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Cello Sonata in F major op. 16/1

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Allegro – Andante – Allegretto

As a fine pianist himself, Onslow chose his instrument for the majority of his early works. However, what is more is that he had learnt to play the cello in order to be involved in chamber music-making in the salons of Clermont-Ferrand. When he composed his Op. 16 pieces in 1820 (published the following year), he presented France with its first sonatas for cello and piano – he would never thereafter return to that instrumental grouping. His collection of three sonatas is not possessed of the audacity found in Beethoven’s Op. 102 set (1815), written for the same combination, and its formal structures occasionally show themselves to be a little loose. However, in Onslow’s works can be perceived a formidable melodic imagination, as well as two instruments being treated equally (something he held in common with Beethoven). Such a balance was not obvious at a time when the cello was generally subservient to the keyboard. Dedicated to Charles Baudiot (who taught the cello at the Conservatoire de Paris), the Sonata No. 1 in F major remains committed to the standing division of three movements. Whilst this is a structure followed also by Sonata No. 3, the second is made up of four movements (a minuet preceding the Adagio). From the opening Allegro, the sense of dialogue, which affects even the presentation of the subjects, establishes itself: the ideas are not introduced either by the piano, or by the cello, but shared among the two instruments. Following an ascending introduction, the intention becomes denser during the course of a fairly turbulent development section. Next the Andante in the minor key is striking with its intense melancholy, avoiding lethargy and sentimentality. The light and capriccioso finale clears away the shadows of the central section and, with a final pirouette, vanishes on tip-toe. As Alkan was to do for his own cello sonata, Onslow made an arrangement of his three sonatas for viola and piano.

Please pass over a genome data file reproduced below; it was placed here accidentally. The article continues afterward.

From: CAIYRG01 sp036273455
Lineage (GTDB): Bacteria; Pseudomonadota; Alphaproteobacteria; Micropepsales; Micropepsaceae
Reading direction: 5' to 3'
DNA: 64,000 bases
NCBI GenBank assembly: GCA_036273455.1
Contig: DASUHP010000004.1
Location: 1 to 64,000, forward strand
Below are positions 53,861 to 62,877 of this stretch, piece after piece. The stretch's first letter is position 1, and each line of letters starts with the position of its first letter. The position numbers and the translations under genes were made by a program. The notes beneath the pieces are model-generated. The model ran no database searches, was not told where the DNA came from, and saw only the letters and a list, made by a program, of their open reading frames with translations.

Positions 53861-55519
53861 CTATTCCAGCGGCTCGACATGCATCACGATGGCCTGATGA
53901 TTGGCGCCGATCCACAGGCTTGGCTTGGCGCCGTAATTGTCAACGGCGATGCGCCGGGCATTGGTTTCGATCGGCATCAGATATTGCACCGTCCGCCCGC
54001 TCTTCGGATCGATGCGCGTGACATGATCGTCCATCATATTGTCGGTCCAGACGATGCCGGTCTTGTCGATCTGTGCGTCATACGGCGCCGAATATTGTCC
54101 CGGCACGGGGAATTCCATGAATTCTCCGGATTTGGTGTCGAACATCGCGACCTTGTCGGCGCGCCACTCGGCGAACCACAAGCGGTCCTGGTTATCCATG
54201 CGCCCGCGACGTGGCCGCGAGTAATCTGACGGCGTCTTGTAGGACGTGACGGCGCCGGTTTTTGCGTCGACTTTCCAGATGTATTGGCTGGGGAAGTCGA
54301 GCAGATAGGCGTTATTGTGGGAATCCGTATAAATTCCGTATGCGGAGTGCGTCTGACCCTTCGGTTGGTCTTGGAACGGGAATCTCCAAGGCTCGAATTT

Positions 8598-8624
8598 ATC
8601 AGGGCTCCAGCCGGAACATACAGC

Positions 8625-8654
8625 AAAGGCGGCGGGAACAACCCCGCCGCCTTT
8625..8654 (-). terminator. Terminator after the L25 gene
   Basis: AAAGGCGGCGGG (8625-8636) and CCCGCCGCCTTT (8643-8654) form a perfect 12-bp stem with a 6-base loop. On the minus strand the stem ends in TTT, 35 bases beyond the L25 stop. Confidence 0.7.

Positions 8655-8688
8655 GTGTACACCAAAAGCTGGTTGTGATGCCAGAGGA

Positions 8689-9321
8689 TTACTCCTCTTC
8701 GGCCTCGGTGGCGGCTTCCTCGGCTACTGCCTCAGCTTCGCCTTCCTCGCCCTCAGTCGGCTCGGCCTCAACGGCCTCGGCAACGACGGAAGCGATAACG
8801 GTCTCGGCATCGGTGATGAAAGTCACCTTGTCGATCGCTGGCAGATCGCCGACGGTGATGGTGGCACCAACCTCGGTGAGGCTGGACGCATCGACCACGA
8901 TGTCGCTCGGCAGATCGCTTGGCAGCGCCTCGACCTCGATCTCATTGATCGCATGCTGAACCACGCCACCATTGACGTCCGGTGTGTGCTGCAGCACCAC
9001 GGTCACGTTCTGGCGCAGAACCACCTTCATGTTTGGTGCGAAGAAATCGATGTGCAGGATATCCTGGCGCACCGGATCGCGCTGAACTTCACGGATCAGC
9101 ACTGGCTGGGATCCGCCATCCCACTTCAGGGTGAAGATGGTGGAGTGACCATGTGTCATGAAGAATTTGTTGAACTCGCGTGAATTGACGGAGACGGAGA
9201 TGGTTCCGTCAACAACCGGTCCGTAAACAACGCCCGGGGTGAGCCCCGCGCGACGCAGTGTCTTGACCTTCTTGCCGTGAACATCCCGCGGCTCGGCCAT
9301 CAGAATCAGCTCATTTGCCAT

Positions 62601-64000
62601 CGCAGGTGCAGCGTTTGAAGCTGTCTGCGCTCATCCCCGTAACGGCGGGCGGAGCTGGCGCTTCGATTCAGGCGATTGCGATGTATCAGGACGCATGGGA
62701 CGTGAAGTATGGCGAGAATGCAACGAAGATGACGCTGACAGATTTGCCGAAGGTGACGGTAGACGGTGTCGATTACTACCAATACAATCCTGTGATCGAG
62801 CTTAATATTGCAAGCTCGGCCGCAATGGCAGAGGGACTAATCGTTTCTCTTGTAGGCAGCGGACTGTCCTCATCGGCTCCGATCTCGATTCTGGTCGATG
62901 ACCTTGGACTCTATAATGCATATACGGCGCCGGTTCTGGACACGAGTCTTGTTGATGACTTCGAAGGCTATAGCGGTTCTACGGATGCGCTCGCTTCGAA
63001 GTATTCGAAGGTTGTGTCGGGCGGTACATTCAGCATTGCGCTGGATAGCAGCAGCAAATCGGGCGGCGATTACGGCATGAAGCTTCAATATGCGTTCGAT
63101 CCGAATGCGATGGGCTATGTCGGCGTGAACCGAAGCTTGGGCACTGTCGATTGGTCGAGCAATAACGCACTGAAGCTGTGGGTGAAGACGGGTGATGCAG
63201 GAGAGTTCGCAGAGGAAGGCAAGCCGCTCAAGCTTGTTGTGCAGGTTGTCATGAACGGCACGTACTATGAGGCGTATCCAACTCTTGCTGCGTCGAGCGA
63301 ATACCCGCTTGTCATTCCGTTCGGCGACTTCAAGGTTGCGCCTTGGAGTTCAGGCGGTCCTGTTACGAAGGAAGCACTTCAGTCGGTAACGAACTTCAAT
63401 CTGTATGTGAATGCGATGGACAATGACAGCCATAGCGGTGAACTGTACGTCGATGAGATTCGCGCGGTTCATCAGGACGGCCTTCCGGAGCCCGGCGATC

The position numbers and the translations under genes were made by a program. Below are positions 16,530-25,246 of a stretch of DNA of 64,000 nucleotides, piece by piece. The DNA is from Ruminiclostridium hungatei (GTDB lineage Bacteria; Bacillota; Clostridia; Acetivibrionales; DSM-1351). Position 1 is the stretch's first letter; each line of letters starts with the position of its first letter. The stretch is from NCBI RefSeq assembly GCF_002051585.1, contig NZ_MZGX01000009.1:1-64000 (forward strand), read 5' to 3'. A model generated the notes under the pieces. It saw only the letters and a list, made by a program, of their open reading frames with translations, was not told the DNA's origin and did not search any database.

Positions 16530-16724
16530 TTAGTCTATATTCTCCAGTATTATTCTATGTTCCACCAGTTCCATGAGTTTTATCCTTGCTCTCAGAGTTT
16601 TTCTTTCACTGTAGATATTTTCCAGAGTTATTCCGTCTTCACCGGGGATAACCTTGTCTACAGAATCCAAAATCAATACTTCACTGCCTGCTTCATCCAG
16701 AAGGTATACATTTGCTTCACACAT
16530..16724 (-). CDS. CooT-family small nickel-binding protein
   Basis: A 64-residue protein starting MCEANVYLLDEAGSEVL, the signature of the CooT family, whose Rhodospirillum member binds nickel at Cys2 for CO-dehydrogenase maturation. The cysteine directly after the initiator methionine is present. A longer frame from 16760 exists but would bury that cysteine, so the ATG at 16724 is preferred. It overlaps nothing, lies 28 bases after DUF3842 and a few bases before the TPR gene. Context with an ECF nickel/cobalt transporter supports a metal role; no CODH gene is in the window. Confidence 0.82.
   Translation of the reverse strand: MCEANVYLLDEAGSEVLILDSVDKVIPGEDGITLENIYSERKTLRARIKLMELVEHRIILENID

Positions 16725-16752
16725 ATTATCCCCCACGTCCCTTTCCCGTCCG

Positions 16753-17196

publication date : 25/09/23

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